Seattle mayor pushing for gunshot-detection cameras that pinpoint shots before 911 is called

SEATTLE -- It’s a sophisticated tool the mayor of Seattle believes could curb gun violence.

Gunshot-detection technology is already in use in dozens of cities across the United States, and on Thursday, Seattle city leaders pushed to get a pilot program going.

If the mayor gets the gunshot-detection technology approved, the city will start setting cameras up in areas experiencing the most shootings.

The initiative is something South Seattle resident Keisha Scott supports, becasue she worries when her 5th-grade twin sons are outside playing at Southshore School.

“A lot of this gunfire has been in and around this area,” Scott said.

The city says there have been 144 shots fired in Seattle, killing five and injuring 24 so far this year.

The hot spots are the Central District and Rainier Beach.

“Roughly 5% of our city block is responsible for roughly half of our crimes,” City Council member Bruce Harrell said.

"We have 20 identified gangs in this city, 10 of them, you know, who are fairly active,” Police Chief Kathleen O’Toole said.

The city is hoping the gunshot-detection technology will decrease shootings and increase arrests.

“Officers will actually be able to respond before someone calls 911,” Mayor Ed Murray said.

Dozens of other cities already employ companies like Shotspotter to zone in on the exact location of a gunshot, not just with audio but video.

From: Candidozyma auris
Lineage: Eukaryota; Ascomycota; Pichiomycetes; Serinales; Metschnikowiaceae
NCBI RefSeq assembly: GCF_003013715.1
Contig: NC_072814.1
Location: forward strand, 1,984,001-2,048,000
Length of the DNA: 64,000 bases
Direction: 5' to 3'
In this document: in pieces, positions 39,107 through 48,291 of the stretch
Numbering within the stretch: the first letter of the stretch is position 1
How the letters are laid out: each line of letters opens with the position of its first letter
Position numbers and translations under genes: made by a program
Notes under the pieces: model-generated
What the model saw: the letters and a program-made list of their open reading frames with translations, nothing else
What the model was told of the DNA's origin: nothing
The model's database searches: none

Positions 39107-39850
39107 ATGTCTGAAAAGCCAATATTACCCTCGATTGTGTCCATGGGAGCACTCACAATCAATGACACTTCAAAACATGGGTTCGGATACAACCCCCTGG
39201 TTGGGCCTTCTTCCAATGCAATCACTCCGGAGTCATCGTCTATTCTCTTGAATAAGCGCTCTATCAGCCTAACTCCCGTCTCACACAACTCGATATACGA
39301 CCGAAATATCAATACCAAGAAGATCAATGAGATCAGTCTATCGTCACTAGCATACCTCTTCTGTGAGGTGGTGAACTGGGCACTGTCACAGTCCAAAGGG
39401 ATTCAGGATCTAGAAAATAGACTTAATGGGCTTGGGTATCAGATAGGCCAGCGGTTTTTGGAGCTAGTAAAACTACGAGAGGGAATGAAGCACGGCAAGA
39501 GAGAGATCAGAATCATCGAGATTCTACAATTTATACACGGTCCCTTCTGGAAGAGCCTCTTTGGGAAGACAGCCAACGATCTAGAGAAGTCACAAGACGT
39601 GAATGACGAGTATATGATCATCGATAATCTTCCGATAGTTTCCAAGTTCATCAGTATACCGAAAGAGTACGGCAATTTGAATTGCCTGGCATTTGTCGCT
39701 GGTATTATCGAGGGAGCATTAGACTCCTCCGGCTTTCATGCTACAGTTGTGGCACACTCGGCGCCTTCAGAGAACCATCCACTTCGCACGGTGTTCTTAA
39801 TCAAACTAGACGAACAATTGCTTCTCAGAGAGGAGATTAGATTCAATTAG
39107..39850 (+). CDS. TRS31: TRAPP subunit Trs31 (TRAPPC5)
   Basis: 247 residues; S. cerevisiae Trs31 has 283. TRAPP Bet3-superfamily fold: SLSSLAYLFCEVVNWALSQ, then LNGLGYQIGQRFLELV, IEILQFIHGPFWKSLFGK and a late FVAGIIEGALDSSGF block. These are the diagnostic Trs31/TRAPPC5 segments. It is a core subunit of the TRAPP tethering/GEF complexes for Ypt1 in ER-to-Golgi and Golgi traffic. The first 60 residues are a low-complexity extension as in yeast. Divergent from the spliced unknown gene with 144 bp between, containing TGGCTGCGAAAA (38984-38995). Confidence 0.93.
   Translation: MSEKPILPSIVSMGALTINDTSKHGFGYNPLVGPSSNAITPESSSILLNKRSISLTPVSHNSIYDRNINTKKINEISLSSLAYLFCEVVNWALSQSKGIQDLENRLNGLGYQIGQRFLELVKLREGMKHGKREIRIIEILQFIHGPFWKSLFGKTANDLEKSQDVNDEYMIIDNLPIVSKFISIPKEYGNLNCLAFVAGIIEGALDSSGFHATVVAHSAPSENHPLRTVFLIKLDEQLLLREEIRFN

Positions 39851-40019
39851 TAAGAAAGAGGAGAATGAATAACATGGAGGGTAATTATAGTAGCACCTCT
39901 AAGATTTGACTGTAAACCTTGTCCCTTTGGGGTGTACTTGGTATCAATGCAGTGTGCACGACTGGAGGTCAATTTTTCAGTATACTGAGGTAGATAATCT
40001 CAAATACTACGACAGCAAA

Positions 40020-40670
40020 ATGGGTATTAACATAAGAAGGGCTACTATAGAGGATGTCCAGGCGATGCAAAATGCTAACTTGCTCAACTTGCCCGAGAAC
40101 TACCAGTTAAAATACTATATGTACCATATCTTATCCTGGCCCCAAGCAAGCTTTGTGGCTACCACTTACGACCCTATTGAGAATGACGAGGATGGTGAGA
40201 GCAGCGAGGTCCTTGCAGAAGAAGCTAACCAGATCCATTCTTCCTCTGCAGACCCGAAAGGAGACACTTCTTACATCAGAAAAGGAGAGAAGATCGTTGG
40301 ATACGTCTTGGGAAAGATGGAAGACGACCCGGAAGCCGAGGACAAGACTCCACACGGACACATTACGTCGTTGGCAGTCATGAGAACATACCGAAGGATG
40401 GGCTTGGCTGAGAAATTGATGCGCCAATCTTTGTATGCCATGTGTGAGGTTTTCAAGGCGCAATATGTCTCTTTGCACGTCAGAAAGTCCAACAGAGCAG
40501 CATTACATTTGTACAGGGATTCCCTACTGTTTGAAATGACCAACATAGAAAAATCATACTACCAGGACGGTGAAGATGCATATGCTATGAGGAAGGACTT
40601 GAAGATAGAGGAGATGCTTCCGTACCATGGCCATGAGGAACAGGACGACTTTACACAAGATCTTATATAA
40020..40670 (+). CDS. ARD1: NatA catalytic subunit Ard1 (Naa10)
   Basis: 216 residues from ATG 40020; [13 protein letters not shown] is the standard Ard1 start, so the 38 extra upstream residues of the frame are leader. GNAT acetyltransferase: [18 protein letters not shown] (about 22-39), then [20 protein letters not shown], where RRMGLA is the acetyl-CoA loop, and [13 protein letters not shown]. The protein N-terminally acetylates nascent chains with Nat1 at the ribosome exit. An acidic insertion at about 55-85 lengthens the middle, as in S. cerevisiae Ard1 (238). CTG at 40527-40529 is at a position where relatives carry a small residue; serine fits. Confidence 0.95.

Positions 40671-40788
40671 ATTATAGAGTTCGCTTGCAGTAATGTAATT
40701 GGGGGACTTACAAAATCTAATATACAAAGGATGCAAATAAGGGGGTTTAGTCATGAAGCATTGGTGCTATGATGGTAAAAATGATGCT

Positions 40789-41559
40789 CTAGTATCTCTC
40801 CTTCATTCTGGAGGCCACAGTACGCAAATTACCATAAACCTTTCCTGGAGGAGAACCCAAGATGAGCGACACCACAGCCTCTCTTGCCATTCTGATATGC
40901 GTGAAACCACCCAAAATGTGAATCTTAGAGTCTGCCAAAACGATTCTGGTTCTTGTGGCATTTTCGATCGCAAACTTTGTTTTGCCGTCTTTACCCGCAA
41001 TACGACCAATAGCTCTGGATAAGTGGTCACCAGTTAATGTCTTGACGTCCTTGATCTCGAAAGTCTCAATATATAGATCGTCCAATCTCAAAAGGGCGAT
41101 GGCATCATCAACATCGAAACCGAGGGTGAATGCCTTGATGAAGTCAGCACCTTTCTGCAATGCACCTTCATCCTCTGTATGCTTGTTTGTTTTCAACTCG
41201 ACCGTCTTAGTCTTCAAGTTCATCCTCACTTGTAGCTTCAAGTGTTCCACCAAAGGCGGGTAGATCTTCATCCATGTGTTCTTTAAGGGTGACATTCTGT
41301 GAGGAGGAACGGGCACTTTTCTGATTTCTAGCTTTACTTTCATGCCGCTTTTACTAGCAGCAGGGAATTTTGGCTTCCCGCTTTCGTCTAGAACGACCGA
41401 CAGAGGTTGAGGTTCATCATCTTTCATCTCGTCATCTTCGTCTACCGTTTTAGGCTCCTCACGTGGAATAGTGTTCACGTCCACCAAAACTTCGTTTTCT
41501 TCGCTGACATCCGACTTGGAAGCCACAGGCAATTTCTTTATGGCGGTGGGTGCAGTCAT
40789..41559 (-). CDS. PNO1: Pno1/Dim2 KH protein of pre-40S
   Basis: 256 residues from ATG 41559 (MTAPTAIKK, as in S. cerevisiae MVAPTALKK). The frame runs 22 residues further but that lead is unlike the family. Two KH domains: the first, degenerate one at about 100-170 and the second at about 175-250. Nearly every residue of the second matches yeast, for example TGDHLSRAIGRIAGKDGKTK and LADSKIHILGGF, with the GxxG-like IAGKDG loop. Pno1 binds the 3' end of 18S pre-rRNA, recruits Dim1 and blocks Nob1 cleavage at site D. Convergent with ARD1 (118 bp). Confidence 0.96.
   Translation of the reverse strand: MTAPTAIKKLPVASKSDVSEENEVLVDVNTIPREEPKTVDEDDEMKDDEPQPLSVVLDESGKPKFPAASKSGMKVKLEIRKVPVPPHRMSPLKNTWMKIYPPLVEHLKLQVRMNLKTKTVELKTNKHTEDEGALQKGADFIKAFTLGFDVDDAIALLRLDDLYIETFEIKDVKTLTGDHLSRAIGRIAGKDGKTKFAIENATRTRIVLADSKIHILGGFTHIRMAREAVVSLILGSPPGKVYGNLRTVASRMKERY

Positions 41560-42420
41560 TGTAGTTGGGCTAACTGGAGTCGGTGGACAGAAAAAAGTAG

“This is not a general surveillance tool,” Murray said.

The city says the cameras will only record when it detects a gunshot but that’s not enough to ease concerns by the ACLU, which believes the cameras could be a violation of privacy. ACLU says they have not seen the details of the proposal but they have broad concerns about cameras rolling and controlled by the government. They worry the cameras will pick up conversations and images of innocent bystanders.

The organization released a statement, which reads, in part:

“Will this system integrate with others, such as body cameras and license plate readers, to create an ever more inescapable net of government surveillance.”

The ACLU also questions if the technology is cost-effective and will actually prevent shootings from happening.

“While there is temptation to believe that technology can solve problems of gun violence, the city must still ask whether this is a cost effective investment.”

But for Scott, it's an investment worth trying for her two sons.

“If they have to participate in these walk-in field trips, I worry for them,” Scott said.

She’s terrified a stray bullet could hurt her boys.

“It frightens my kids and when we sit down to dinner they tell us all about it,” Scott said.

The city says the cost would most likely be covered by federal dollars.

The mayor says they will hold community meetings to get feedback before the proposal goes in front of the council.